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Students learn about giving

With donors Bill Carlstrom, left, and Sandy Aikens, at right in back, members of Susie Richards
With donors Bill Carlstrom, left, and Sandy Aikens, at right in back, members of Susie Richards' communications class at Langley Middle School hold mock-ups of the $10,500 they received for a philanthropy organization they started in class. Class members are Stephanie Sanford, Derel Gabelein, Topher Kline, Kassie Weber, Katie Murphy, John Moore, Marco Flores and Katrina Taylor.
— image credit: Matt Johnson

If you have nine eighth graders who must give away $10,000 dollars in one school year, how many nonprofit organizations will you need to do the job?

Though this may sound like a textbook-generated story problem for math class, it is actually a real life situation for an eighth-grade English communications class at Langley Middle School.

Last week, a trustee from the Bellevue-based Glaser Foundation set up a $10,000 bank account for the class through the South Whidbey Schools Foundation. The money is a grant, one of three given to Western Washington middle school students this year.

There is only one catch for the students who receive the money: They must give it all away to people and organizations that need it.

How to use that money is now the question that now occupies the minds of the students in Susie Richards’ middle school class.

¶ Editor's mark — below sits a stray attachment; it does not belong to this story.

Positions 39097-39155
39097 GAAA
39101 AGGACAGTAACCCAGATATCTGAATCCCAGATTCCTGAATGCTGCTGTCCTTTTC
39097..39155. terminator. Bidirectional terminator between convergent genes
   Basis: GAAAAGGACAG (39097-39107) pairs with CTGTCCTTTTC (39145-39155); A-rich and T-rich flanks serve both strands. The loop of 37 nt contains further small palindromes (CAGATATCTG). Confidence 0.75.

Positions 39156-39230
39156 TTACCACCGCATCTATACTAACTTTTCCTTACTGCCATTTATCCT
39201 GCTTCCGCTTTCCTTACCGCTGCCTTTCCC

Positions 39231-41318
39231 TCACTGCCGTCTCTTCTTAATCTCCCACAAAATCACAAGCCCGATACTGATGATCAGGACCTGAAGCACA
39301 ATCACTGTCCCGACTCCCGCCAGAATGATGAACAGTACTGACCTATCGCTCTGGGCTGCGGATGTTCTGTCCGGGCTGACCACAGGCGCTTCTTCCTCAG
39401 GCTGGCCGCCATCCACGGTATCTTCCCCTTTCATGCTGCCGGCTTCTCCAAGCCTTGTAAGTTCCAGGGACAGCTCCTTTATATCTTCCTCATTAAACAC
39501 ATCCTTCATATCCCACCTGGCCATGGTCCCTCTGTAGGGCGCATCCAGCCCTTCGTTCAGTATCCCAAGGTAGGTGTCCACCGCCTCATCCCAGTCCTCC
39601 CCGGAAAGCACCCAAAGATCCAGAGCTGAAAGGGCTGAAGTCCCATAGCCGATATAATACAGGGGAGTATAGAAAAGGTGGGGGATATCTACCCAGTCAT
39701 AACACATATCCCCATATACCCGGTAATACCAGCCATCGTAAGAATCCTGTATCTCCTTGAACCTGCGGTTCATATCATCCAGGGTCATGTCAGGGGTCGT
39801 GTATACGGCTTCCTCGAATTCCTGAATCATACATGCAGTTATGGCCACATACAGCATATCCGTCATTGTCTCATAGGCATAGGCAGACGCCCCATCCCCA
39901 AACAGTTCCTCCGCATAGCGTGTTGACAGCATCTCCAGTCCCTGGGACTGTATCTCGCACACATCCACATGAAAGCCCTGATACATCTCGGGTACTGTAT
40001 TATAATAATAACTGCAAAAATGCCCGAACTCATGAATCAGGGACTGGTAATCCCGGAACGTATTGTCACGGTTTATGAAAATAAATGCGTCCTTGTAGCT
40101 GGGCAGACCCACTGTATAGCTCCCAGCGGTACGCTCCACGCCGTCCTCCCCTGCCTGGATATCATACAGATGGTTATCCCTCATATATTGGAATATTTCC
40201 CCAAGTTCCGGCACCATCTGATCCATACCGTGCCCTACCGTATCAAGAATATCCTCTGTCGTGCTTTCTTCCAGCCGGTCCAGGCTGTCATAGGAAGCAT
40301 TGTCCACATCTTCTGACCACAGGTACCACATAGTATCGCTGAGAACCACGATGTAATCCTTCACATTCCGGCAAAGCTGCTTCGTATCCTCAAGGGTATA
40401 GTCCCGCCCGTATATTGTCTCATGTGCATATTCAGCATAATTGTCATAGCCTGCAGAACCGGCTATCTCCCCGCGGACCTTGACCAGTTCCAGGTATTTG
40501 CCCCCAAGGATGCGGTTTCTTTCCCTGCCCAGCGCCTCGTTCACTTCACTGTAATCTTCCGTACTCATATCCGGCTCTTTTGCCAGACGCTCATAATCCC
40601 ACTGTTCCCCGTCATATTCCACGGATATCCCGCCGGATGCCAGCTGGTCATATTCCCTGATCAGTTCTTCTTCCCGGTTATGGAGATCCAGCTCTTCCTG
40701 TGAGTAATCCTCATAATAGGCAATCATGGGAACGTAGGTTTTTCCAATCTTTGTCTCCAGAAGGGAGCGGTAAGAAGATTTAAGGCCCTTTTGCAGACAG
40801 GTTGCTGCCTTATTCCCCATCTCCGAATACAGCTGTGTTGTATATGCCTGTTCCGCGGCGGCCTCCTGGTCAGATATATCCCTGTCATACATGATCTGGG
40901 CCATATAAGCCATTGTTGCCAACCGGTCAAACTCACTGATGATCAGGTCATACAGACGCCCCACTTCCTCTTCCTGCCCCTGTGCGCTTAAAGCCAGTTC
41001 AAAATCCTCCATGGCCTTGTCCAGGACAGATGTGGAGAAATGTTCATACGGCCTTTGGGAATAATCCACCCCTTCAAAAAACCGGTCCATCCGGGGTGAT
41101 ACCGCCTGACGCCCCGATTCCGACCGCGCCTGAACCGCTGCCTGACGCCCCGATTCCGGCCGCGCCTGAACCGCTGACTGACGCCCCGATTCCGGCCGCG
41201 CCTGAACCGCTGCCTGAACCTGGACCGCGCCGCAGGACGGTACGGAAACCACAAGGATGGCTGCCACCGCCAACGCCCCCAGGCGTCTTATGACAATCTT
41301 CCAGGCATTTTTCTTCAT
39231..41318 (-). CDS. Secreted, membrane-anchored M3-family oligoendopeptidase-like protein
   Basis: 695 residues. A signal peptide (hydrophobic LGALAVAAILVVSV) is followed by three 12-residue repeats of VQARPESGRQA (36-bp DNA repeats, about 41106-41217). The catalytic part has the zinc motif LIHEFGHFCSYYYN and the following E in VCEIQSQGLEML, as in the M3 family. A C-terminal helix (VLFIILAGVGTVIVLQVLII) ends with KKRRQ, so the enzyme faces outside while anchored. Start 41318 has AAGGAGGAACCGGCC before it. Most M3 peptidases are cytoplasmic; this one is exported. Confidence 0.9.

The students know they are required to give the money to nonprofit organizations. Which organizations receive grants from the class will depend on the applications they submit to Richards’ students and on the desires of the class. Eighth-grader Derel Gabelein has two groups he would like to see get some of the money.

“For youth and the elderly,” he said.

He and his classmates are ready to start handing out smaller grants from their bank account, but it will be a few months before they can make an informed decision. Even if the class finds five, 10, or 20 groups worthy of funding, they are not going to give all the money away at once. They will make the money work for them.

To get the grant in the first place, they had to earn a $500 donation from the Island County Health Department for work they did for this fall’s Great American Smokeout. A prerequisite of matching funds to receive the Glaser funds, the students earned their money by staffing an anti-smoking booth at South Whidbey Childrens’ Day last month.

Sandy Aikens, coordinator for the health department’s anti-smoking programs, said the money comes out of Washington’s settlement with the tobacco industry. More of the the $30,000 the county received from the settlement will go to back a dance the young philanthropists are planning.

With all the money in hand, the class plans to host its dance at the school on Nov. 16, the proceeds of which will go toward the philanthropy fund.

The students will get some help in distributing the funds from a real pro. Bill Carlstrom, a trustee with the Glaser Foundation, meets with the class in person and over the Internet each week to talk over the grant application process the students will use, and how the money will be best used. Ideas about those uses are almost more numerous than the $1 bills in their account. Making a gift toward the completion of the planned South Whidbey skate park was one possibility. Starting a new youth center was another.

The class will receive a second, $3,000 grant from Glaser, which must be given out as mini grants to students and teachers at Langley Middle School.

Community and school groups will be able to begin applying for grants from Richards’ class on Jan. 1, when the students get a Web site dedicated to that purpose online.

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